I have just discovered this very interesting new paper by Otto Kässi, Vili Lehdonvirta and Fabian Stephany. Their data-driven count of online workers is not without reminding of this research published last year, which I did with Clément Le Ludec and Antonio A. Casilli.
There are differences of course: theirs is a large multi-country study while we focused on one national setting (France). Also: Kässi et al. consider online labour in general, while we looked specifically at micro-work.
Nevertheless, there are striking similarities. Both studies included larger as well as smaller and more peripheral platforms, often left aside in previous research. Both started from the numbers of registered users declared by the platforms in scope, although this is likely an upper bound. Indeed registering may not mean using, and for example researchers (like ourselves) and journalists would register only to observe, especially when registration is open and easy.
Also, both studies used web traffic analysis data but for different purposes. We used them as an estimate of minimally active users – those who connect at least monthly, as per the definition given by the providers of these data. For the platforms we observed, these numbers tend to be lower than registrations.
Instead, Kässi et al. have used these data to assess registration numbers for the platforms that do not report them. My first reaction would be to think their estimates are likely a lower bound. But presumably their use of a mix of sources, and the seriousness and caution with which they have conducted their estimate, provide enough correction.
Finally, both studies attempted to correct estimates downward by taking into account multi-homing – the tendency of users to rely on multiple platforms. The coefficient of Kässi et al. is 1.83, ours was 1.27. The gap is due to the fact that we focused only on micro-work: if we had counted participation across all types of online labour platforms, our coefficient would be just below 2 – not far from theirs! Kässi et al. also correct for the possibility of multiple workers using a single account, which we did not observe in our French sample. One might imagine other corrections depending on observed usages. For example my ongoing Latin American study of micro-workers suggests that there are unofficial sales and purchases of highly rated platform accounts, more likely to access better-paying tasks – again, something we did not observe in France. Kässi et al. rightly note that all these corrections come from ad hoc surveys and should be interpreted with caution.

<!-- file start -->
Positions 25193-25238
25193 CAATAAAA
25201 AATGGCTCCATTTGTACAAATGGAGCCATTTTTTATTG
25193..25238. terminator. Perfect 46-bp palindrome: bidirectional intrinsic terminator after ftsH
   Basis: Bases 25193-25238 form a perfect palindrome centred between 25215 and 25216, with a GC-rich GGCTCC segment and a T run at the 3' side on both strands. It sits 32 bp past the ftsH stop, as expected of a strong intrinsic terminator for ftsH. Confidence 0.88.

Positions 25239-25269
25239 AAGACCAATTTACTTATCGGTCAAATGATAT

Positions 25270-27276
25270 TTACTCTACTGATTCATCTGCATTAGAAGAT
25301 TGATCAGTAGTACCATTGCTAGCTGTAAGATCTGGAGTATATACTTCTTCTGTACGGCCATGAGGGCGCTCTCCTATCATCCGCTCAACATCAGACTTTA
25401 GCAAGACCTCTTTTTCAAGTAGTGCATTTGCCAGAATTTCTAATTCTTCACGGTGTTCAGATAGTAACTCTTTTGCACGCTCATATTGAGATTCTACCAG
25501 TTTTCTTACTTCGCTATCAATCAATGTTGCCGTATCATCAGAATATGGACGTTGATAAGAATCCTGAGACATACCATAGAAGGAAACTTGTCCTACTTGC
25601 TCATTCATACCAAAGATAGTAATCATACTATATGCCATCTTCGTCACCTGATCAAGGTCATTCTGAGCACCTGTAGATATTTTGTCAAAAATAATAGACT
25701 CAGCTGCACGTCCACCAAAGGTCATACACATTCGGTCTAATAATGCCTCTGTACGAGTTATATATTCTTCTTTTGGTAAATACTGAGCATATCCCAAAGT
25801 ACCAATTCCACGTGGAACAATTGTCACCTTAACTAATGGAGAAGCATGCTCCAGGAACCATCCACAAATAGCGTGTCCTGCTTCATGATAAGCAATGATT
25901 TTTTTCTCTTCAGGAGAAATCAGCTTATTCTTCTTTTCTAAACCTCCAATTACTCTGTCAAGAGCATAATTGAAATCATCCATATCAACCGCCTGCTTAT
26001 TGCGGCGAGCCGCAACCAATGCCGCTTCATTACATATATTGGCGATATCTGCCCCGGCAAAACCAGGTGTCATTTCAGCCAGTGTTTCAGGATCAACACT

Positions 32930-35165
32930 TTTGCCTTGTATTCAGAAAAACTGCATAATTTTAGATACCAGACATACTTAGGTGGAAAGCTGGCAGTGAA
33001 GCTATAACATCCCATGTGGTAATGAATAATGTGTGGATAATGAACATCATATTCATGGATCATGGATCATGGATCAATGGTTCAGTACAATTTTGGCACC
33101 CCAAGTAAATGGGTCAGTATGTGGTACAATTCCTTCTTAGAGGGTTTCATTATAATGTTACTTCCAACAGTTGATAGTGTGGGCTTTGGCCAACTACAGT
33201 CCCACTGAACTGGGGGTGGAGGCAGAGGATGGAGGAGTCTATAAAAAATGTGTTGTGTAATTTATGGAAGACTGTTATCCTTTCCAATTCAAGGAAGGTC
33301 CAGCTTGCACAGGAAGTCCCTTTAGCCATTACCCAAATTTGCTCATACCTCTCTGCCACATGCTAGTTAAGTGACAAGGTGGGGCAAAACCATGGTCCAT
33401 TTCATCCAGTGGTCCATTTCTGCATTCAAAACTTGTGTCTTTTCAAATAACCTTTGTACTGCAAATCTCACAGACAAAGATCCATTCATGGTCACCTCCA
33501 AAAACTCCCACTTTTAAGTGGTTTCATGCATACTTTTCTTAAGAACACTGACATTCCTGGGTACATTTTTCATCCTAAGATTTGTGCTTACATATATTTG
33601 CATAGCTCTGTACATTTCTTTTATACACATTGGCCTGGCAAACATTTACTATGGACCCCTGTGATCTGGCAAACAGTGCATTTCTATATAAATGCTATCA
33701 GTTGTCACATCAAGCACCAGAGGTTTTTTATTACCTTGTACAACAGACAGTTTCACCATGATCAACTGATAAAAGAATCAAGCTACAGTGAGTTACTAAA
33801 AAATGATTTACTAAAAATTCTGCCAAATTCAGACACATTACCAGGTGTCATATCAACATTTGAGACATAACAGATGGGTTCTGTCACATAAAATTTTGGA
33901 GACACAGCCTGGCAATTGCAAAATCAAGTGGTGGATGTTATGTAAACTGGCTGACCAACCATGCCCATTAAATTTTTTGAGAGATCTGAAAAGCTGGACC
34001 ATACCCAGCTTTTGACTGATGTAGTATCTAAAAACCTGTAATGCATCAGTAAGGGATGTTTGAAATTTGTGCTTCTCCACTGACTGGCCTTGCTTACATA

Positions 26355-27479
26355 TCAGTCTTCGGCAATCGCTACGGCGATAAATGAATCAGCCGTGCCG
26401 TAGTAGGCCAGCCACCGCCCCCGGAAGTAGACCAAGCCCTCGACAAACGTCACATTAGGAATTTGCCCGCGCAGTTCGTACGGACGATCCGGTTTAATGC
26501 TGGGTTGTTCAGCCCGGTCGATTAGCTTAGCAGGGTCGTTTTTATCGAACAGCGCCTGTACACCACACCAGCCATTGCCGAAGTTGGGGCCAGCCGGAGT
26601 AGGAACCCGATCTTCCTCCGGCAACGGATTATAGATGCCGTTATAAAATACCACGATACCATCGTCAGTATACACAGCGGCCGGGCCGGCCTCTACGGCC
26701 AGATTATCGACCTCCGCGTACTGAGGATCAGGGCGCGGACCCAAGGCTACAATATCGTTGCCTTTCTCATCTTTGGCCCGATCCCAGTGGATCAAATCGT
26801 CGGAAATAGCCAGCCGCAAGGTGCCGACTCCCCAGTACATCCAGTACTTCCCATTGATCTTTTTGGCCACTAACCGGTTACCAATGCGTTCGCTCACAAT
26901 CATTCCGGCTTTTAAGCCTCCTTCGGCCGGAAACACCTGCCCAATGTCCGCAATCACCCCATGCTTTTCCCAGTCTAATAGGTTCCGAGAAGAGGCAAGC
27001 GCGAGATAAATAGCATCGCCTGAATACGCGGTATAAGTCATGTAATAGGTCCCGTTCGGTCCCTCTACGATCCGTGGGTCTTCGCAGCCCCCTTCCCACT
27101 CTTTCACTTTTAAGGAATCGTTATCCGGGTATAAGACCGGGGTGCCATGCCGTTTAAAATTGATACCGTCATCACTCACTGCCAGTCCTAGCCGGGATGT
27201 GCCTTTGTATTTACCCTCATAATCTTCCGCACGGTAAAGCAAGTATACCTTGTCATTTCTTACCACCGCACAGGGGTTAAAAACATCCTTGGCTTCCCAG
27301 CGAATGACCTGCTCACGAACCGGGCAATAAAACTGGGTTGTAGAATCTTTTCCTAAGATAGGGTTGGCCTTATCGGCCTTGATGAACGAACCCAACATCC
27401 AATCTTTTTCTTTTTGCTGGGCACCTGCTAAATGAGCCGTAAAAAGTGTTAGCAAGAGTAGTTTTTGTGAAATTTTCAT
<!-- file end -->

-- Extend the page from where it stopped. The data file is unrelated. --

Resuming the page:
Overall, I would say that both studies point to the need to put in place new and creative methods to account for these new forms of labour that traditional statistical studies fail to capture well. The price to pay, as both studies stress, is a high degree of uncertainty. I also dare suggest that both are mixed-method studies: while the design is essentially quantitative, input from smaller and even qualitative research is crucial – for example to get insight into multi-homing and multi-working.
Before concluding, let us recall the key results. Kässi et al. reckon that there are 163 million freelancer profiles registered on online labour platforms globally, of whom approximately 19 million have worked at least once, and 5 million work more intensely. We estimated that approximately 260,000 French residents are registered with micro-work platforms, of whom some 50,000 are ‘regular’ workers who do micro-tasks at least monthly, and a more restrictive measure of ‘very active’ workers would decrease this figure to 15,000.
Are these numbers large or small? Curiously, our French study attracted both criticisms: some worried that we might be overstating the importance of micro-work, others wondered why we bothered for such a tiny part of national GDP. It is not easy to answer this question, as the answer depends on the perspective taken and the goals – the same numbers would mean different things to policymakers and researchers, for example. Nevertheless, I think that the point that is important to all, is to say that this population exists and needs attention – despite its limited visibility and the fuzzy boundaries that make it so difficult to assess its size.